Fall/Winter Beer Guide

The weather is finally starting to cool down, your summer tan is fading and you’re trading in your tank tops for cardigans. Actually, if you own tank tops you can just throw them away. Just as your wardrobe changes with the seasons, it’s time to swap out those summer ales and wheat beers for something of the spicier, heavier variety. The great thing about fall and winter seasonal brews is they tend to be more flavorful and substantial than their summer ilk and they match with the cooling temperatures nicely.

Seasonal ingredients can include chocolate malts, pumpkin (when will the pumpkin spice madness stop???), allspice, cinnamon, nutmeg and even freshly roasted coffee. Taste preferences are, of course, subjective, so don’t be afraid to cast a wide net and try a variety of options. A common misnomer is that darker beers are higher in alcohol, stronger tasting, and bitter. This can be true with certain brews but is by no means true across the board. Often, darker brews are lighter in alcohol, very smooth, and feature sweetness reminiscent of chocolate or caramel. So, don’t judge a book by it’s cover, keep an open mind if you typically favor lighter beers.

Pumpkin Styles
Our recommendation: Pumpking
Brewed by: Southern Tier Brewing Company (New York)
Alcohol by volume: 8.6%
Flavor(s) worth noting: Caramel malt
Let’s get this one out of the way, the obvious one -- the pumpkin flavored brew. The scourge that is “pumpkin spice” aside, many high-quality pumpkin brews are now available and often use fresh mashed pumpkin in the brewing process. Pumpkin ales are usually on the milder side but aren’t overly sweet. We like this one on Thanksgiving morning to stave off that typical epic hangover from a Thanksgiving-eve hometown bender.

Smoked Styles
Our recommendation: Dark Horse Fore Smoked Stout, Stone Smoked Porter
Brewed by: Dark Horse Brewing Company (Michigan), Stone Brewing Company (California)
Alcohol by volume: 7.00%
Flavor(s) worth noting: Chocolate, coffee
Smoked beers owe their flavor to smoked malts added during the brewing process. Rich and full bodied, these are for the fan of earthy flavors. Typically found in dark stout styles, smoked porters can also be wonderful if you like something slightly lighter. If you like a nice smoky scotch you’ll have a natural predisposition to the funky flavors of a smoked stout or porter. We drink ours whilst laying on a bearskin rug in front of a roaring fire, naturally.

Oktoberfest Styles
Our recommendation: Great Lakes Oktoberfest
Brewed by: Great Lakes Brewing Co. (Ohio)
Alcohol by volume: 6.50%
Flavor(s) worth noting: Caramel, toffee, toasted nuts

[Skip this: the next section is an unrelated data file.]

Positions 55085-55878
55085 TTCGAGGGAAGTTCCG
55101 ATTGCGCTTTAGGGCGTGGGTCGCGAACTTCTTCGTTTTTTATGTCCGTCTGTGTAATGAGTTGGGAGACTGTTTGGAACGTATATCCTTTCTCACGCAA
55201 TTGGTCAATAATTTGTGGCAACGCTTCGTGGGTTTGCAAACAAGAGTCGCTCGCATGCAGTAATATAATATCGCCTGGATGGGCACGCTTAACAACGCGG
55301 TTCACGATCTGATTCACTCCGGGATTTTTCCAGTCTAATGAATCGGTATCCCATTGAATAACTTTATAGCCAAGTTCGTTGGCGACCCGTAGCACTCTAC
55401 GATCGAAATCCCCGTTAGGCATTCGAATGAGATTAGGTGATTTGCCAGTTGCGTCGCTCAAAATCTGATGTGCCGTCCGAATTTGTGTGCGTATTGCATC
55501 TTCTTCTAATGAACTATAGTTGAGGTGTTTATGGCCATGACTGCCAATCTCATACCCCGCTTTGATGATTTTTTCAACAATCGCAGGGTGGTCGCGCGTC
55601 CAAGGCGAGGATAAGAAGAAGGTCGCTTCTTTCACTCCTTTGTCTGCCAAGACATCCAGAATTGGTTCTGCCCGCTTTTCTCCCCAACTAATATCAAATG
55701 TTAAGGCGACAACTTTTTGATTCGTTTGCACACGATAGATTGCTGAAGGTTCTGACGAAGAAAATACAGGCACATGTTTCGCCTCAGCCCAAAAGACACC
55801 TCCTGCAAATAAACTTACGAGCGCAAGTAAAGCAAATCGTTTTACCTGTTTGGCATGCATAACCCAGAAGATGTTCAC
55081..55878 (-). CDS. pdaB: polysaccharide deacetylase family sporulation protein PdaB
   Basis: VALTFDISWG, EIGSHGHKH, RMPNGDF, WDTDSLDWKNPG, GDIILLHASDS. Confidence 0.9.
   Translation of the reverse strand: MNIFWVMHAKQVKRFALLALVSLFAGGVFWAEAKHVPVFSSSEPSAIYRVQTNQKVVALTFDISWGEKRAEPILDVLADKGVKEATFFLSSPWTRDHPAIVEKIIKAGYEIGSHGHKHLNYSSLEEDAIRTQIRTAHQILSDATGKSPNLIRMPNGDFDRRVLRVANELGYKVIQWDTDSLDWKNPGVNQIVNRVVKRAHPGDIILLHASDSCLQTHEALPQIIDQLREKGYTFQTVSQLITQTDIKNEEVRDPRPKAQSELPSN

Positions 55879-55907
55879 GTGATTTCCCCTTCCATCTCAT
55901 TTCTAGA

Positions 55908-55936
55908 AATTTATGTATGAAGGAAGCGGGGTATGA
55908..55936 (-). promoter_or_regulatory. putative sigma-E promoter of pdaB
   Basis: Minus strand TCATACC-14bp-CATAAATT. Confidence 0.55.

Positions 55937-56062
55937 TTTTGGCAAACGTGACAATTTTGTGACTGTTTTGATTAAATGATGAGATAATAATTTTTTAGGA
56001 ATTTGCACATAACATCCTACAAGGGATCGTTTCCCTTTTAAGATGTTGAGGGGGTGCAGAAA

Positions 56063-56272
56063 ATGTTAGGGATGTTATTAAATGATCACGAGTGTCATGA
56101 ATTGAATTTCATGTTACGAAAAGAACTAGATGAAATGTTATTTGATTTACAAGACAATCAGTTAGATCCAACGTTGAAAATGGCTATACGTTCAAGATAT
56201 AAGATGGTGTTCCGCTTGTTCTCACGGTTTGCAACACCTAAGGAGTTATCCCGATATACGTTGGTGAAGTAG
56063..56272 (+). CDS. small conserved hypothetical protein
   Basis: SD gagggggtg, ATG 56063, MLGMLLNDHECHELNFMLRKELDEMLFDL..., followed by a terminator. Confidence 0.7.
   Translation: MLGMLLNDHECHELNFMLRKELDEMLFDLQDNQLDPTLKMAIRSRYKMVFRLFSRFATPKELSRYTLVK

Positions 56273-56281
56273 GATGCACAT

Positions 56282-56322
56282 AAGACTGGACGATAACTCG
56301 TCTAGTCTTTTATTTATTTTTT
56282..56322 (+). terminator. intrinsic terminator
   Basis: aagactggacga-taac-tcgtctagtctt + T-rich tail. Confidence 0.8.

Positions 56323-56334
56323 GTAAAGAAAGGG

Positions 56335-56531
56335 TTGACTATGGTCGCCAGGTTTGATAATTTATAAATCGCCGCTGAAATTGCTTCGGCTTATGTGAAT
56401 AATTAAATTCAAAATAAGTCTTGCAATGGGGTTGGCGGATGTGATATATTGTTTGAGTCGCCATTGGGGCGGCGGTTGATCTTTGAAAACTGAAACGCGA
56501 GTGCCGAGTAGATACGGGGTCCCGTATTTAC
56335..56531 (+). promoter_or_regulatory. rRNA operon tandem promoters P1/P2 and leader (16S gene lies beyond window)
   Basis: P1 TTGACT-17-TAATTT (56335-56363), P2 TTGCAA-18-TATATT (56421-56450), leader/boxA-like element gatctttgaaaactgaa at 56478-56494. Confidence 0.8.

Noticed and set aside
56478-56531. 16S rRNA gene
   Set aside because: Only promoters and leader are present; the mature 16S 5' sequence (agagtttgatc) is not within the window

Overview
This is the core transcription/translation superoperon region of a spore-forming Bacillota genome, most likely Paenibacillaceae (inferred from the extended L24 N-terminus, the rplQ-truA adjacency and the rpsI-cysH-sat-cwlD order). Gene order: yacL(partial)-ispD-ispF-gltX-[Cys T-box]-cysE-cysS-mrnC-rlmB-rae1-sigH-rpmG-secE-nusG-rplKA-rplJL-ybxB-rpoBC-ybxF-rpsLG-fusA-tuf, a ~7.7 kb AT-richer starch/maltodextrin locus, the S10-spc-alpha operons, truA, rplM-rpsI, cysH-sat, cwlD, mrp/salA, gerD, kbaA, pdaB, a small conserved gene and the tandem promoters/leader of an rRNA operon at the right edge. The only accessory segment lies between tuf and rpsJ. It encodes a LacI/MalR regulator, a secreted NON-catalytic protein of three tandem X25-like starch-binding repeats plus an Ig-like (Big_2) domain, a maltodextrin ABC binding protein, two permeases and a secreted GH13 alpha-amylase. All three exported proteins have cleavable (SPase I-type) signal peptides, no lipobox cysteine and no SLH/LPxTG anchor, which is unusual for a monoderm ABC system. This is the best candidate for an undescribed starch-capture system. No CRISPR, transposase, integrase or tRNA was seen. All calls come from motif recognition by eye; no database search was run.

Don’t worry, you don’t have to be in Munich to partake in Oktoberfest beers. Originally brewed in small batches specifically for the traditional Oktoberfest celebrations, Oktoberfest-style beer, also known as Märzenbier, is rich and malty with a copper color. Best enjoyed out of a massive stein and accompanied with pretzels, we’ll leave the lederhosen decision up to you.

Amber Styles
Our recommendation: Boont Amber Ale
Brewed by: Anderson Valley Brewing Company (California)
Alcohol by volume: 5.80%
Flavor(s) worth noting: Caramel, brown sugar
Amber ales are some of our favorites, and are equally delicious even in non-sweater weather. They’re typically mild in flavor and the perfect first step into darker beers if you’re normally a light beer drinker. This particular style of brew tends to focus on malts, but the hop character can range from low to high depending on type; there’s a huge range here so try a few. They’re great with food and a perfect addition to a cheese and charcuterie plate at that upcoming holiday dinner party or family gathering.

Spiced Styles
Our recommendation: Christmas Ale
Brewed by: Anchor Brewing Company (California)
Alcohol by volume: 5.5%+
Flavor(s) worth noting: Holiday Spices, dried fruit
Ready to warm you from the inside out, spiced styles are perfect for the holidays and probably what Santa really wants to see instead of cookies when he drops down your chimney. Spiced beers can include a variety of different spices from nutmeg to allspice and even off-kilter ingredients like Grains of Paradise. Some brews, like the Anchor recommended above, have proprietary spice blends that change every year. With a broad flavor spectrum that ranges from smooth to hoppy to spicy, spiced beers are often higher in alcohol and can drink substantially like wine. This is one beer that we love to get naughty with at the office holiday party, just don’t tell HR.

Now that you have a grocery list for the season, light up that fire place and get ready for some weekend tasting sessions. Cheers!

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